Making Campuses Safer With Smartphones

Many campuses are developing apps to better improve the security of the students so that they wouldn’t have to rely solely on the blue light phones in fixed locations on campus, and will be able to use the communication and geo location features their smartphones have.

In response to a survey done by students at the Rochester Institute of Technology it was being said that they weren’t using technology to its fullest potential. Tony Yazback, a public safety investigator at RIT, met with Eric Irish who developed an app which was “user friendly” for students and staff. The app is known as TigerSafe.

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There are three main functions to the app:

  • Inform: Displays tips and safety phone numbers
  • Report: Share GPS location through Google Maps and lets user call for help with noise complaints, escorts, lockouts, jump-starts, etc.
  • Assist: Communicate user’s location and contact details and dials into public safety personnel to continue conversation via phone or text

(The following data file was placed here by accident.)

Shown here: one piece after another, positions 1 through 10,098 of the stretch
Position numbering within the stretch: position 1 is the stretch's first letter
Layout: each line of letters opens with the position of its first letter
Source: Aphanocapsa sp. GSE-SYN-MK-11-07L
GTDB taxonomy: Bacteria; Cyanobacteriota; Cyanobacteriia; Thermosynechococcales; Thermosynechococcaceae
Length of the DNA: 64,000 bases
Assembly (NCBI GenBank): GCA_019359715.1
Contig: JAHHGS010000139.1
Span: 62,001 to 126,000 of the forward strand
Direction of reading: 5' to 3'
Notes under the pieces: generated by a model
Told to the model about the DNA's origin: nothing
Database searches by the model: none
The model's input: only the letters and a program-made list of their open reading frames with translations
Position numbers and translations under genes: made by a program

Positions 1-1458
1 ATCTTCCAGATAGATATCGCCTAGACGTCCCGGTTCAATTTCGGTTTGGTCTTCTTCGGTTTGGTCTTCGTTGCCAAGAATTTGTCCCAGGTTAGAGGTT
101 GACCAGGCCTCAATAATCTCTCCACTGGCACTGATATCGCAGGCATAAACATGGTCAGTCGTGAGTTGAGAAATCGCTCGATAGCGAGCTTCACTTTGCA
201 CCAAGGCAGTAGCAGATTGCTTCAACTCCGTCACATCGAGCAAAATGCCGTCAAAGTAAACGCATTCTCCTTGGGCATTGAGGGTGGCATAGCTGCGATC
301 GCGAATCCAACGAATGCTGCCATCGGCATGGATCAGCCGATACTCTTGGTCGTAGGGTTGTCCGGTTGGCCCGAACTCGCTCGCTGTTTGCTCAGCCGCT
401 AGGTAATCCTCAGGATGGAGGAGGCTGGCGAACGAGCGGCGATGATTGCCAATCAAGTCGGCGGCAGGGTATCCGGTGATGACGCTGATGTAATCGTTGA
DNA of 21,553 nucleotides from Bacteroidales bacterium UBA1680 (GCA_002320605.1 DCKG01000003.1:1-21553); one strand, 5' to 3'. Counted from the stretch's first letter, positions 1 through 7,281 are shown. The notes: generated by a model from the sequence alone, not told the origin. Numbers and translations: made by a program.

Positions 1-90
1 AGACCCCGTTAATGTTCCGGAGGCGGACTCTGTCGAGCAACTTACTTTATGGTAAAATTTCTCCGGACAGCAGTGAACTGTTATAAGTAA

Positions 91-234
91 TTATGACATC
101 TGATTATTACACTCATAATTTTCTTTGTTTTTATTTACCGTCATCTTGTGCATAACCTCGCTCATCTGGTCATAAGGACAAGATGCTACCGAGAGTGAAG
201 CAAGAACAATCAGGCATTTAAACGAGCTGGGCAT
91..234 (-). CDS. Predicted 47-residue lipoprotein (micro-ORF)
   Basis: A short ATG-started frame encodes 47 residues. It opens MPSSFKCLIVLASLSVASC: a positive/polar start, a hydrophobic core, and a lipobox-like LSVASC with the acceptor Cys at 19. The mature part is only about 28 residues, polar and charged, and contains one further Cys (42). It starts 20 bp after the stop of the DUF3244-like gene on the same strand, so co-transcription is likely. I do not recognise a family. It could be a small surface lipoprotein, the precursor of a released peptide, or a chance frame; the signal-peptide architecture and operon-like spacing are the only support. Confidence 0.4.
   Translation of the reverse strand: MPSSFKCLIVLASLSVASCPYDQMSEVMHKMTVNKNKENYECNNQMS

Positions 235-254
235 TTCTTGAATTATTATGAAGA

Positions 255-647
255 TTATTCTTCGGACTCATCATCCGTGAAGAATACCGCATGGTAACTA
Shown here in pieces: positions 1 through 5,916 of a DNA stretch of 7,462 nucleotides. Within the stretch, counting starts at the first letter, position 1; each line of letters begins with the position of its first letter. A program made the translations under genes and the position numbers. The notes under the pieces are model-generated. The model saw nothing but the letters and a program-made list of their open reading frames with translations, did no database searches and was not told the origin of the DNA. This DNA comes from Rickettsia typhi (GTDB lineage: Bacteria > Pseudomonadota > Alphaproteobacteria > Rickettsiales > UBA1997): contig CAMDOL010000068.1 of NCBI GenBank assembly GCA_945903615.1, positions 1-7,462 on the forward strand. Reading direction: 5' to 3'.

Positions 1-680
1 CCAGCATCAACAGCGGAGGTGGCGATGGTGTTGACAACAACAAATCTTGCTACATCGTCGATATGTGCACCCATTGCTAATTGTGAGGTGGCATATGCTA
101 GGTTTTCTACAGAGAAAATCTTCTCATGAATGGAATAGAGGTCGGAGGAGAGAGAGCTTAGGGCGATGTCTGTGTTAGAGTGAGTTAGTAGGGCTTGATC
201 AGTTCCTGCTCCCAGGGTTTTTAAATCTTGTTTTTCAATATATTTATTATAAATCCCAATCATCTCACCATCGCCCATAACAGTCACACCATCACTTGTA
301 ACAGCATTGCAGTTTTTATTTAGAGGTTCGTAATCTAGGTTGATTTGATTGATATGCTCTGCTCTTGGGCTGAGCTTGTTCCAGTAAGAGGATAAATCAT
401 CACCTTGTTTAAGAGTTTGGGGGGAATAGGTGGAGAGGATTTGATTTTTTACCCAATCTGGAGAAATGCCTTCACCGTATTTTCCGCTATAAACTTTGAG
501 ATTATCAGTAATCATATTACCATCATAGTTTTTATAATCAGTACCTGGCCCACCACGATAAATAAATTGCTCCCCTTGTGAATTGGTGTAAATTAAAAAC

A student who had a seizure as well as a blind student who got lost were both able to use TigerSafe to get back to safety with the help of public safety personnel. Yazback is making sure that this app is advertised well throughout the campus by putting posters everywhere.

The University of Florida have has also been using a campus safety app called TapShield developed by a former student. The app has not yet been used for real emergency situations but has worked well in tests. The app also has a feature called “Yank” where it will send an alert when it senses that headphones have been pulled away forcibly from the smartphone. Unfortunately TapShield didn’t receive enough contracts with other campuses to keep the business going.

Northwest Missouri State University uses an app called CrisisManager that features information for what to do in the case of a fire, severe weather, evacuation or workplace violence. Emergency management coordinator Lt. Mike Ceperly stressed, however, that it was important that users familiarize themselves with the information of the app before an actual emergency occurs. Users would not want have to deal with navigating and finding info from the app in the middle of a crisis.

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